Blue-flecked forest skink (Sphenomorphus murrayi), Dorrigo, January 2011
Very soon after we started our long trek, we walked over this lizard basking in a patch of sunlight. (I do believe this is a blue-flecked forest skink — does anyone care to argue with me?)

Everyone perked up as we continued on our track. The path was not well-formed, and we had to watch our step, but the girls found things to amuse themselves along the way.

Aisha, 5yo, January 2011
Aisha twisted a leaf into a circle and declared it to be her telescope so she could see where we were going.

Calista, 2yo, January 2011
Calista's favourite activity was to find a special stick and carry it as long as she could.

Brioni, 4yo, January 2011
Brioni found a leaf from a bird's nest fern and used it as an ever-changing musical instrument for a long part of the walk.

Holding a skink in Dorrigo National Park, January 2011
We came across several more skinks sunning themselves on the path, and they were easy to pick up and hold.

Brioni swinging on a vine in Dorrigo National Park, January 2011
This vine was suspended across the path, and the girls enjoyed a little swing.

The track took us through several layers of rainforest — each with slightly different flora. It was all gorgeous — except for the leeches. However, despite my histrionic introduction to leeches late last year, we were able to teach the girls that they’re actually harmless and can be easily scraped off or flicked away. By the end of the walk, Aisha and Brioni were competent leech-removers.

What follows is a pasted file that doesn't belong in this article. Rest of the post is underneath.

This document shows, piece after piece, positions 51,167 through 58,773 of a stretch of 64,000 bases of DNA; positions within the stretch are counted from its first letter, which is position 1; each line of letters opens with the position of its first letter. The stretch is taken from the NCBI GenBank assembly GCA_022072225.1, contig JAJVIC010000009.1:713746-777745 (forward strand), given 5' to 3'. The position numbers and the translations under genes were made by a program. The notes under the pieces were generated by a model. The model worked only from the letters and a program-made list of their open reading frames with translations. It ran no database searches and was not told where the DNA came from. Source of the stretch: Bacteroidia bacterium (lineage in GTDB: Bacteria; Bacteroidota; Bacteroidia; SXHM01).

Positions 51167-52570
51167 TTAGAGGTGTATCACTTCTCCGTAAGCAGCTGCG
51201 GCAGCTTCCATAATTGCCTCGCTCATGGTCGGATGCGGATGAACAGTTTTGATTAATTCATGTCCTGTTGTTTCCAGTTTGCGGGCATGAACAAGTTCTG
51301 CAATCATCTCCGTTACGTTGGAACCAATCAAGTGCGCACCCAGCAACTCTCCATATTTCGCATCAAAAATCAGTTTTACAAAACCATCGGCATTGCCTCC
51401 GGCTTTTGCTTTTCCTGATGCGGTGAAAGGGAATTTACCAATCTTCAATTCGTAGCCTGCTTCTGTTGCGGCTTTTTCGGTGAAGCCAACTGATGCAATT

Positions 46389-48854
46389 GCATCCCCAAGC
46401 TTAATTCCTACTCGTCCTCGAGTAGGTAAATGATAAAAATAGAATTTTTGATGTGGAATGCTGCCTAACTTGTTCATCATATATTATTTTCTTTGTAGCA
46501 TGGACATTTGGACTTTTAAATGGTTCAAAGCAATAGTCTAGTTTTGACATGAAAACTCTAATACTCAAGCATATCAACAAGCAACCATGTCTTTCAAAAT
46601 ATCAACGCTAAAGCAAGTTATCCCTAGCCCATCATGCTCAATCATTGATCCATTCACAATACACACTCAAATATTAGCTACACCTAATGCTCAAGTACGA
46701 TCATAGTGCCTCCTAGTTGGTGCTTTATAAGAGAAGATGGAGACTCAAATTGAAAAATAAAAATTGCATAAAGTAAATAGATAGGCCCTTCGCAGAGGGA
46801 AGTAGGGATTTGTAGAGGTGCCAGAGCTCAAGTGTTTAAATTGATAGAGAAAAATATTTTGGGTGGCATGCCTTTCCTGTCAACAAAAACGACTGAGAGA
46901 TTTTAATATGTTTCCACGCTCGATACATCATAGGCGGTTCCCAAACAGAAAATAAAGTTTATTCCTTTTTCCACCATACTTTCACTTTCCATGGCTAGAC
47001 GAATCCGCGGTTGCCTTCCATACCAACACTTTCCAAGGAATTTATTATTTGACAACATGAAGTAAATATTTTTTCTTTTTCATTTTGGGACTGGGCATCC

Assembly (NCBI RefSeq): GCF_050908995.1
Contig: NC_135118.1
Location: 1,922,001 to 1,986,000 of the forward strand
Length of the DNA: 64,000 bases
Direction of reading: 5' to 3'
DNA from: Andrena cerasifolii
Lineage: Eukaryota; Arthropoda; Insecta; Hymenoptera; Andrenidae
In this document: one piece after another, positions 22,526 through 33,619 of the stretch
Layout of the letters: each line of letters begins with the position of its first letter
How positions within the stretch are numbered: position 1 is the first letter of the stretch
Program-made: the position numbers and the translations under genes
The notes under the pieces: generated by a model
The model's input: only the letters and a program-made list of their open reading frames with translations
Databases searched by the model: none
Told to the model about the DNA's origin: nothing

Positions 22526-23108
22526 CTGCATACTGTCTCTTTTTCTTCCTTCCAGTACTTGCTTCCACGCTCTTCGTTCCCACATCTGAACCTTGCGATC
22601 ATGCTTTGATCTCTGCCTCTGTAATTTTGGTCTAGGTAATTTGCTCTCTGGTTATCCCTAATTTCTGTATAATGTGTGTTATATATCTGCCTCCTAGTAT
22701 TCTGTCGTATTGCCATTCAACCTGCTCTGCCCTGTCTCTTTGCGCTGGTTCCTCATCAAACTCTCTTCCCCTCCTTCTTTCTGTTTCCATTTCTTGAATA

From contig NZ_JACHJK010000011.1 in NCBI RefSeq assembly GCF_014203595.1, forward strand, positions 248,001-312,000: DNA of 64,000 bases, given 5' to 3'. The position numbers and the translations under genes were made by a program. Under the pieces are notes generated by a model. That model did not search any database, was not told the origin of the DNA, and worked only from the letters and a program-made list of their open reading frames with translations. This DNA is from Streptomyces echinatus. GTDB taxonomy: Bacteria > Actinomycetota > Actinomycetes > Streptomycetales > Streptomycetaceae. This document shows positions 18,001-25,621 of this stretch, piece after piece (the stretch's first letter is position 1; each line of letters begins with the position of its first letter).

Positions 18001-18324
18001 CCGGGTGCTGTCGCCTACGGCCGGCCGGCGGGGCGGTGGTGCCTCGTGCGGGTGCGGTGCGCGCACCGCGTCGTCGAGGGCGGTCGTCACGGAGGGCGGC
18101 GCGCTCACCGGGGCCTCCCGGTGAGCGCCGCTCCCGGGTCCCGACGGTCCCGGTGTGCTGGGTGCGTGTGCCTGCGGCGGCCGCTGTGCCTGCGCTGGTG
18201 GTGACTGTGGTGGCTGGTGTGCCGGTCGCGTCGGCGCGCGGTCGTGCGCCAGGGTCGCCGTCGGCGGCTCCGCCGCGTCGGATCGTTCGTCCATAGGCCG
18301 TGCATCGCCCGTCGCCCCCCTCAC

Rainforest tree in the Dorrigo National Park, January 2011
I love the way the vines wrap themselves around the trees, and moss coats everything in a vivid shade of green.

Climbing down the cliff in the Dorrigo National Park, January 2011
We had to climb down a very steep embankment to reach Rosewood Creek.

Picnicking in the Dorrigo National Park, January 2011
We sat down for a well-deserved snack on the banks of the creek. Later, we all enjoyed a splash in the water to cool down.

Walking in the Dorrigo National Park, January 2011
Although parts of the track were falling down the side of the escarpment, most large obstacles were cleared enough for safe passage.

Crossing a creek in Dorrigo National Park, January 2011
At some creek crossings, I ended up carrying both Calista and Delaney. The older two girls walked across the stones in the water with a bit of help.

Looking down to Rosewood Creek, Dorrigo National Park, January 2011
For most of the walk, we were up clinging to the middle line of the cliff, with rainforest above and below us.

When we reached Coachwood Falls, we discovered that we were standing at the top of the cascade and couldn’t admire the view.